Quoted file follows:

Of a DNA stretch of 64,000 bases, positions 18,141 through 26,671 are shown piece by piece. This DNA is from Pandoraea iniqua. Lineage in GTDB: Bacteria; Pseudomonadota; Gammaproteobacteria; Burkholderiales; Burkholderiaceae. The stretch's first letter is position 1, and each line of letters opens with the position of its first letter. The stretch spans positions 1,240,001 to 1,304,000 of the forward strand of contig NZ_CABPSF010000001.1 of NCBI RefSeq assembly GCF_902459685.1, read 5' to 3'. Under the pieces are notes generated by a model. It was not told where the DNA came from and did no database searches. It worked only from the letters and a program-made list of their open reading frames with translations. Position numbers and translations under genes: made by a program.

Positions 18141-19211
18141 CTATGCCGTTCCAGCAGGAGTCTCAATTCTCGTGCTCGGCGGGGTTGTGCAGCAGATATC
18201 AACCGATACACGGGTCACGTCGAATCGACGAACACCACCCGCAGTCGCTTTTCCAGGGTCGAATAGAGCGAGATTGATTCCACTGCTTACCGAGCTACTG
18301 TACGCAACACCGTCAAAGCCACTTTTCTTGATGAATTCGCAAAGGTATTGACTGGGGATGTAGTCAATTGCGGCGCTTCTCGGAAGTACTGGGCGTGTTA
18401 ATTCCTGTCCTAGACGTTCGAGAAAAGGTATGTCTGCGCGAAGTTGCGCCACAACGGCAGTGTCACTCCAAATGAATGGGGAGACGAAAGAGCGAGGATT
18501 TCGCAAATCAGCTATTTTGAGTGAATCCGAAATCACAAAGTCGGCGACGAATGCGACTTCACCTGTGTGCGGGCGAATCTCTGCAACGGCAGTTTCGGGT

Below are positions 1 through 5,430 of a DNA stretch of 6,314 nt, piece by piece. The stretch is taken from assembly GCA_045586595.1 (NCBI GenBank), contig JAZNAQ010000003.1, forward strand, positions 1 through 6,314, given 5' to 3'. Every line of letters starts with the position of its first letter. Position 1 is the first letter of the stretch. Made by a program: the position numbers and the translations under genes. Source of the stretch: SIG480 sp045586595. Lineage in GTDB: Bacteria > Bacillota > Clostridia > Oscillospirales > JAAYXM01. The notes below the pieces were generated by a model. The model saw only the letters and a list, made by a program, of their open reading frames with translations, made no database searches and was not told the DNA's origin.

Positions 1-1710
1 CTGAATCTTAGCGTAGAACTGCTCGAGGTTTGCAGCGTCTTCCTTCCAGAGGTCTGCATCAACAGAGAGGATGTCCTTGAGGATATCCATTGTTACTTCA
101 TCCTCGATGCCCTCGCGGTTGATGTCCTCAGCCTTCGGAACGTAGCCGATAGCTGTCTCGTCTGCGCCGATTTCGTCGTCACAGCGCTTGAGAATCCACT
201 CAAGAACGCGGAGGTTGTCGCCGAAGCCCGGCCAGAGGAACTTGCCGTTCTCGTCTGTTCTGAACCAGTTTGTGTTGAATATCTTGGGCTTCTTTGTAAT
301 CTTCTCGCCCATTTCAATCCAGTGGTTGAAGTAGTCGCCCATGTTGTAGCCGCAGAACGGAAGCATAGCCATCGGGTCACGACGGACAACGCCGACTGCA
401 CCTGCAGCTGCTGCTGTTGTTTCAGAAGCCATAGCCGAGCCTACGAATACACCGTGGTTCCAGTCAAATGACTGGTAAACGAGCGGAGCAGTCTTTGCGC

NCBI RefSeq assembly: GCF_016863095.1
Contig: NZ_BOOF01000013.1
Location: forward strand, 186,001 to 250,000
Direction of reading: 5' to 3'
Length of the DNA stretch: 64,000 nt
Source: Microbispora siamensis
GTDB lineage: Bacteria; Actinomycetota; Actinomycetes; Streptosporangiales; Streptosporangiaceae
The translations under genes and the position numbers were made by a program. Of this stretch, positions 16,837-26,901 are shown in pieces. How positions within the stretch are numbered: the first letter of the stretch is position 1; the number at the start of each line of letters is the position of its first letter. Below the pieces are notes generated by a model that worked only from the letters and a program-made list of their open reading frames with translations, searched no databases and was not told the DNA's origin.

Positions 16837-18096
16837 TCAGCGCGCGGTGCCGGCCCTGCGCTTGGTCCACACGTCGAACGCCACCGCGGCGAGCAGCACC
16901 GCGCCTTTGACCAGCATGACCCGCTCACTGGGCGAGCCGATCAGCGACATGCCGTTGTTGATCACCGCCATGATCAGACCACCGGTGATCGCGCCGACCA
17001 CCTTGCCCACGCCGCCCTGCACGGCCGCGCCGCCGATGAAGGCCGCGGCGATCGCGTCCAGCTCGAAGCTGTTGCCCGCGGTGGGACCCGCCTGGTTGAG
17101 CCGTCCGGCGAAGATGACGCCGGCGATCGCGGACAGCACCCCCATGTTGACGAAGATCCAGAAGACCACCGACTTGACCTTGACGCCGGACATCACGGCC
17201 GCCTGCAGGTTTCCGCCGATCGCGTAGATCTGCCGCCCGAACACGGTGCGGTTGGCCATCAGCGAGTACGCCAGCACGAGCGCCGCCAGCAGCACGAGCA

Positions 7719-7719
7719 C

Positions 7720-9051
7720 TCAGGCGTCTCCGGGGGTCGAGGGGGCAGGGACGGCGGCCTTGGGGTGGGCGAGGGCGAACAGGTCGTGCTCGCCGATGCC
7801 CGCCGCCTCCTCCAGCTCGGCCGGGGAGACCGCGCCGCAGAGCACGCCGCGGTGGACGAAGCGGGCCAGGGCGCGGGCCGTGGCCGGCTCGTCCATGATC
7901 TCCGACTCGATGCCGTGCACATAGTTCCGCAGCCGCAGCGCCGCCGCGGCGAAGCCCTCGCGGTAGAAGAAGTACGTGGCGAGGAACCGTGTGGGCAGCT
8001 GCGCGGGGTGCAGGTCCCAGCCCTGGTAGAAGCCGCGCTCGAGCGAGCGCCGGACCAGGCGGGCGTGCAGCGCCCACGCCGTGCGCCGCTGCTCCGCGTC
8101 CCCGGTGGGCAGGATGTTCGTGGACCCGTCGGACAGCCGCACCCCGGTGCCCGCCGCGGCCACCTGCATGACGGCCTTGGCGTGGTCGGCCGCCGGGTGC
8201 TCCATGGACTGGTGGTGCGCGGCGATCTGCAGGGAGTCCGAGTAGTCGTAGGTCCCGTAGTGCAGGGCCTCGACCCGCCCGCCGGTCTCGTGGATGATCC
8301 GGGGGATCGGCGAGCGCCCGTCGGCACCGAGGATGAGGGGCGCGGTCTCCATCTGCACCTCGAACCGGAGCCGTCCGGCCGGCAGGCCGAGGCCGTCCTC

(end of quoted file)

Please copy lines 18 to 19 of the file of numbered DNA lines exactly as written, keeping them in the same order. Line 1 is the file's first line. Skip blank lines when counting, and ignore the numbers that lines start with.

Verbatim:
Direction of reading: 5' to 3'
Length of the DNA stretch: 64,000 nt